A long-awaited traffic improvement project in east Spokane gets under way on Tuesday with construction of an overpass for Havana Street across BNSF Railway lines.
The city of Spokane has long wanted another reliable north-south route in the important industrial sector of the city.
For years, drivers have been forced to wait for trains to clear the crossing, making Havana Street between Broadway and Trent avenues an unreliable arterial route. The crossing is located north of the Spokane County fairgrounds.
Graham Construction and Management Inc. in Spokane won the $7.9 million job.
The project was nearly $3 million under an earlier engineer estimate because of a currently competitive bidding environment and lower material costs.
“Many of our bids are coming in way lower than our estimates,” said Ann Deasy, city streets spokeswoman.
When completed in spring of 2012, the 483-foot concrete bridge will have four lanes and sidewalks. The outside lanes will be striped as shared-use lanes for automobiles and bicycles.
Havana will be closed during construction, forcing traffic to detour to Fancher Road to the east.
Some motorists have been using Havana when it’s not blocked by trains as a detour for the Freya Street Bridge reconstruction to the west. Freya should reopen later this spring.
The Havana overpass is being financed in part from the Washington State Freight Mobility Board, as well as with state transportation improvement funds.
The federal government, city, BNSF and Spokane Transit Authority are also contributing to the funding pool.
In addition to the bridge project, the city is improving Havana Street between Mission and Trent avenues.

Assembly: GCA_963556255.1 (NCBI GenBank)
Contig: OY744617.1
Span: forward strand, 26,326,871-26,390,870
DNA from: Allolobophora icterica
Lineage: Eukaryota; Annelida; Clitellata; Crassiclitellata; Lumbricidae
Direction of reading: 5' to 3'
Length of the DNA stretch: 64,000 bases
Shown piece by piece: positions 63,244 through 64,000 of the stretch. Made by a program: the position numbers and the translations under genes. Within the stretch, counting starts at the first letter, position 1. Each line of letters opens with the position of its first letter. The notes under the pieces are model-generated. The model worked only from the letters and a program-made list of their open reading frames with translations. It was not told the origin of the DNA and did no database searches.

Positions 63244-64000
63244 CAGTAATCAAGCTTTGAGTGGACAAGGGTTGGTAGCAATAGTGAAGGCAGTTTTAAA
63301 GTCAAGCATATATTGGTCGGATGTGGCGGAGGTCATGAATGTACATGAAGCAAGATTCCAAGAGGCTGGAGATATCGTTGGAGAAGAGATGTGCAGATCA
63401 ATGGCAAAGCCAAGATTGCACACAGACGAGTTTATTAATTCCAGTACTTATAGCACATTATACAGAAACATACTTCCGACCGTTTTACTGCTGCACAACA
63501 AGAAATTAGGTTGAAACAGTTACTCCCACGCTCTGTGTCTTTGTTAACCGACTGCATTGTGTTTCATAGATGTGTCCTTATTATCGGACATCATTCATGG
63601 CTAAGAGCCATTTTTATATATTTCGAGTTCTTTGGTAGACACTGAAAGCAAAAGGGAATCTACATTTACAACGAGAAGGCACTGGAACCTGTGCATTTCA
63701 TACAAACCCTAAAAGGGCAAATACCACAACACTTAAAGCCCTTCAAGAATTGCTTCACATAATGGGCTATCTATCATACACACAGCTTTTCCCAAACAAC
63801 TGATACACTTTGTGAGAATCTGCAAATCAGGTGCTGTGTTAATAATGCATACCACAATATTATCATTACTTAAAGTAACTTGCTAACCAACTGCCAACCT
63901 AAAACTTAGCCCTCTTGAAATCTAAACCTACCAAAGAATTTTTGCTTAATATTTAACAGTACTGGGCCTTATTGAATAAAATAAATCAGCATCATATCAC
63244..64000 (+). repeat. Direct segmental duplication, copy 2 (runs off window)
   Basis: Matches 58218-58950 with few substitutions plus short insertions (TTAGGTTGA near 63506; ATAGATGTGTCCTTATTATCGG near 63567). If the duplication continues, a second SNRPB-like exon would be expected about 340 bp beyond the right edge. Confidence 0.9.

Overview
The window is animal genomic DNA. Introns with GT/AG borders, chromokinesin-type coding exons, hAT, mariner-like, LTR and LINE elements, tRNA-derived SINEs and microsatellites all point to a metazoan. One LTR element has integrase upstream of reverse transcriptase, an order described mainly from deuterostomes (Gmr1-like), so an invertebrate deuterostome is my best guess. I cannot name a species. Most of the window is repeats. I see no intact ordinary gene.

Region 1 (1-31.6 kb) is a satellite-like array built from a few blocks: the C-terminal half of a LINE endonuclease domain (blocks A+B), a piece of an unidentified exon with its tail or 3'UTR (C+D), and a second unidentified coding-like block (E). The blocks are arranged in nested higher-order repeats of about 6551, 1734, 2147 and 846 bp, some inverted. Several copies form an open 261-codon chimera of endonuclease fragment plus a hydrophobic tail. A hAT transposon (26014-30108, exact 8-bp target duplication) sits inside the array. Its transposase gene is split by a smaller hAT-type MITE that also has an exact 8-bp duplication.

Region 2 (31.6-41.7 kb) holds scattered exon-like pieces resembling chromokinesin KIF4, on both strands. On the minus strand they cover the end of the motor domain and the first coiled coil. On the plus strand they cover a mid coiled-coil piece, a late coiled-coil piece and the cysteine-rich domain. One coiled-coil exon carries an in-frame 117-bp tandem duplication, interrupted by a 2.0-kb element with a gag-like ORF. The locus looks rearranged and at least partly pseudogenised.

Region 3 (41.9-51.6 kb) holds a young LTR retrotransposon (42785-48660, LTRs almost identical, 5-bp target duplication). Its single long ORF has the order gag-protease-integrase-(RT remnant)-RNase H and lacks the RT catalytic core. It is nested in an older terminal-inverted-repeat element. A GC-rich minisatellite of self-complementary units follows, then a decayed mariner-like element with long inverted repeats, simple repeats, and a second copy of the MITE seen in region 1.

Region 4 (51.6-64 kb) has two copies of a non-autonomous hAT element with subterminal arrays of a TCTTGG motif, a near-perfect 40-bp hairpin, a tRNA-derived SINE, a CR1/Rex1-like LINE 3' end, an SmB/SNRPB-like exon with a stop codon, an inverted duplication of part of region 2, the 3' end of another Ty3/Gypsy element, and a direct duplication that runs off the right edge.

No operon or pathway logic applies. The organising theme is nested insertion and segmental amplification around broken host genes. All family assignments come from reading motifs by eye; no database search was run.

Freeway segment bids below estimate
State transportation officials said they think they are going to save money on another big construction project in Spokane.
Bids were opened last week on a 3.7-mile segment of the North Spokane Corridor between Farwell Road and Freya Street.
The bids were all below the estimate of $27 million, but state officials did not immediately release the amounts because they were reviewing the bids in advance of naming a contractor.
The project involves construction of southbound lanes adjacent to the currently opened two-way segment on what will become the northbound lanes. Five bridges are included in the project.
Work to watch for
•Work is also under way in Airway Heights for new crosswalk islands and overhead warning signs to help pedestrians cross U.S. Highway 2.
Lane closures are possible during the work.
•The county bridge across the Pend Oreille River at Usk, Wash., is being repaired this season with traffic reduced to one narrow lane. A traffic signal was set up to control traffic 24 hours a day. Wide loads are being told to detour.
•Bridge repairs on Interstate 90 from Stateline to Post Falls have slowed traffic considerably since the contractor shut down one travel lane in each direction last week.
The stretch of freeway has a reduced 45 mph speed limit for about six miles, and it was taking about 17 minutes to drive through the work zone during commute hours last week, said Barb Babic, public involvement coordinator for the Idaho Transportation Department.
Babic said the pace may pick up as drivers get accustomed to the restrictions. “People need to give themselves a little extra time, but they are getting through,” she said.
•Traffic on Broadway Avenue from Oak to Elm streets is being rerouted onto College Avenue while a contractor installs a storm water system that will treat the water on site rather than send it into the city’s storm sewer system.
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